The 2014 Crossroads International Film Festival features six engaging films from around the world. Screenings are each Sunday in February at the Darkside Cinema in downtown Corvallis, Oregon. Admission is $6 per film and discounted festival Passports are available for $30, each Passport entitles the holder to six tickets for the price of five. For more information visit our website: http://oregonstate.edu/international/crossroads/crossroads-international-film-festival

IDEA office CLOSED

Upcoming Events - Fri, 02/07/2014 - 5:09pm
Thursday, February 6, 2014 - Friday, February 7, 2014 (all day event)

IDEA office and OSU campus are closed due to significant snowfall accumulations

Please monitor the OSU Campus Alert page for updates: http://oregonstate.edu/main/alerts

GE Winter Session 1 Ends

Upcoming Events - Fri, 02/07/2014 - 5:09pm
Friday, February 7, 2014 (all day event)

Nonprofit & Volunteer Fair

Upcoming Events - Wed, 02/05/2014 - 5:10pm
Wednesday, February 5, 2014 10:00 AM - 4:00 PM

Discover Service. Change the World.

Join us for the 8th Annual Non-Profit & Volunteer Fair! Meet representatives from over 50 local and national nonprofit and government organizations representing a wide variety of fields who are seeking OSU volunteers, interns, and employees. Network with people who share your interests and passions and learn more about the many opportunities available in the non-profit and public service fields. 

The Non-Profit & Volunteer Fair event is sponsored by the Center for Civic Engagement and Career Services.

Where: OSU Memorial Union Ballroom

When: Wednesday, February 5, 2014, Break out sessions 10am-11am, 11am-12pm, Fair 12pm-3pm

10:00AM – 11:00AM, MU Journey Room, Pursuing a Nonprofit Career Workshop: Gain insight into the nonprofit industry. This session will include basics about nonprofit organizations and how to be best prepared for pursuing a nonprofit career.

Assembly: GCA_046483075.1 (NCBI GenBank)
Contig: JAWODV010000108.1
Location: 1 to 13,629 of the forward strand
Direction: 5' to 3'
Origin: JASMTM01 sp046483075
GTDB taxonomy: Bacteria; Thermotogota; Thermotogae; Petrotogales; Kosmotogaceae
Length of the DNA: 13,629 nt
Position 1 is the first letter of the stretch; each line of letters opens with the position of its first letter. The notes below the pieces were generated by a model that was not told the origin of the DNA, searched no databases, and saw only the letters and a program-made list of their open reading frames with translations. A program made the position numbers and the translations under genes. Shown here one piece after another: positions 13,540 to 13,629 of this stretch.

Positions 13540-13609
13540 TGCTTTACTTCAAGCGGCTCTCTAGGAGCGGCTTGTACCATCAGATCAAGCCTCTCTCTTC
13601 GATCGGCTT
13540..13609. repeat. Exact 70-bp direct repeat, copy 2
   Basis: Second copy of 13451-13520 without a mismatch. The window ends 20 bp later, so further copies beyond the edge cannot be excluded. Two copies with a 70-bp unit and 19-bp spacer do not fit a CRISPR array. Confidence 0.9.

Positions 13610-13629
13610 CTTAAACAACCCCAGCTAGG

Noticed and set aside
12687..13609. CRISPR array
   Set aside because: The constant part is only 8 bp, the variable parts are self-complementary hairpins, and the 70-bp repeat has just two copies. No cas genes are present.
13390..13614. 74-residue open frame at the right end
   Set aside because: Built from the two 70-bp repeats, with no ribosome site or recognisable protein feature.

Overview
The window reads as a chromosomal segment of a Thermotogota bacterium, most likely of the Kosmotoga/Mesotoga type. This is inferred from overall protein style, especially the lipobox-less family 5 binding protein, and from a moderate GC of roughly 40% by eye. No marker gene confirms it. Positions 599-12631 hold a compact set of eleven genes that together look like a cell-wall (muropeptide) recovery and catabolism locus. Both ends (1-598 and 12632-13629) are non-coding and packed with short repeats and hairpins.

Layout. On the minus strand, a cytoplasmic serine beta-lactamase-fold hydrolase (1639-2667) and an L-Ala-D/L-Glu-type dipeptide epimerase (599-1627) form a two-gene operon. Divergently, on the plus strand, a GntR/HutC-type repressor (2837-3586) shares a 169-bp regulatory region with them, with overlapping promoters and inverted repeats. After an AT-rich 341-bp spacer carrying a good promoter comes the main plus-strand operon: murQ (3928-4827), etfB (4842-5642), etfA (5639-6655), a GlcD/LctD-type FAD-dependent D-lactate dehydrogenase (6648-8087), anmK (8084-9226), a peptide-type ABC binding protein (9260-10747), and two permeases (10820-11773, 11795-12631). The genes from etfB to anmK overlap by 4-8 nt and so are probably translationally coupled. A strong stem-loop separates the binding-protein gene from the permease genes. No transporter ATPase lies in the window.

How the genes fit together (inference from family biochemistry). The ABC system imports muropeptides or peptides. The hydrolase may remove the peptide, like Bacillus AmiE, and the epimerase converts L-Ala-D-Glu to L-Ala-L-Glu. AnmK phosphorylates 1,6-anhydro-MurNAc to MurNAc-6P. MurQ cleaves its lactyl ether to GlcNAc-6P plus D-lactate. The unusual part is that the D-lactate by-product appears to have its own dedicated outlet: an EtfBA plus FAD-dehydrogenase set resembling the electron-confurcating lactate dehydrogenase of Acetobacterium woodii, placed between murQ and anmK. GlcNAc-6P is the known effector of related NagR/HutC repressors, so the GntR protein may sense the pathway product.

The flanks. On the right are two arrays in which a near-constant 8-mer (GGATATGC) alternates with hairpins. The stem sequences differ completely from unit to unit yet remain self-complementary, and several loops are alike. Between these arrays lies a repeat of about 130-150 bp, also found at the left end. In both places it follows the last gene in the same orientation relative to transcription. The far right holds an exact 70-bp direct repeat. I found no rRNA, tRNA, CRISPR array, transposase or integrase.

11:00AM – 12:00PM, MU 206, Marketing Service Workshop: Learn how to market your service and volunteer  experience to potential employers both on your resume and during interviews.

11:00AM – 12:00PM, MU 208, International Service Workshop: Explore international nonprofit internships and service opportunities both during and after college

12:00PM – 3:00PM Nonprofit & Volunteer Fair

Visit the event website for more information:  http://oregonstate.edu/cce/fair

French Conversation Group

Upcoming Events - Tue, 02/04/2014 - 5:10pm
Tuesday, February 4, 2014 4:30 PM - 6:00 PM

What is Café-Rencontres Francophones?

An initiative of the OSU French Department, Café-Rencontres is a casual French conversation group open to members of the OSU and greater-Corvallis communities. We welcome all levels of French from beginner to native, and we enjoying speaking French in a laid-back atmosphere. It's not a class, but we help each other as we go along.

We meet upstairs at Nearly Normals - come by anytime between 4:30 and 6pm on Tuesdays.

Move It Monday with Beaver Strides

Upcoming Events - Mon, 02/03/2014 - 5:11pm
Monday, February 3, 2014 12:00 PM - 12:45 PM

Join other students, faculty and staff for group walks around campus and the surrounding neighborhoods during the lunch hour. We meet at 12:00 p.m. each Monday at Student Health Services (Plageman Building) near the east entrance and walk for approximately 45 minutes. We walk rain or shine, so bring an umbrella or jacket if it's raining!

For more information about Beaver Strides, go to http://studenthealth.oregonstate.edu/beaverstrides

Crossroads International Film Festival

Upcoming Events - Sun, 02/02/2014 - 5:09pm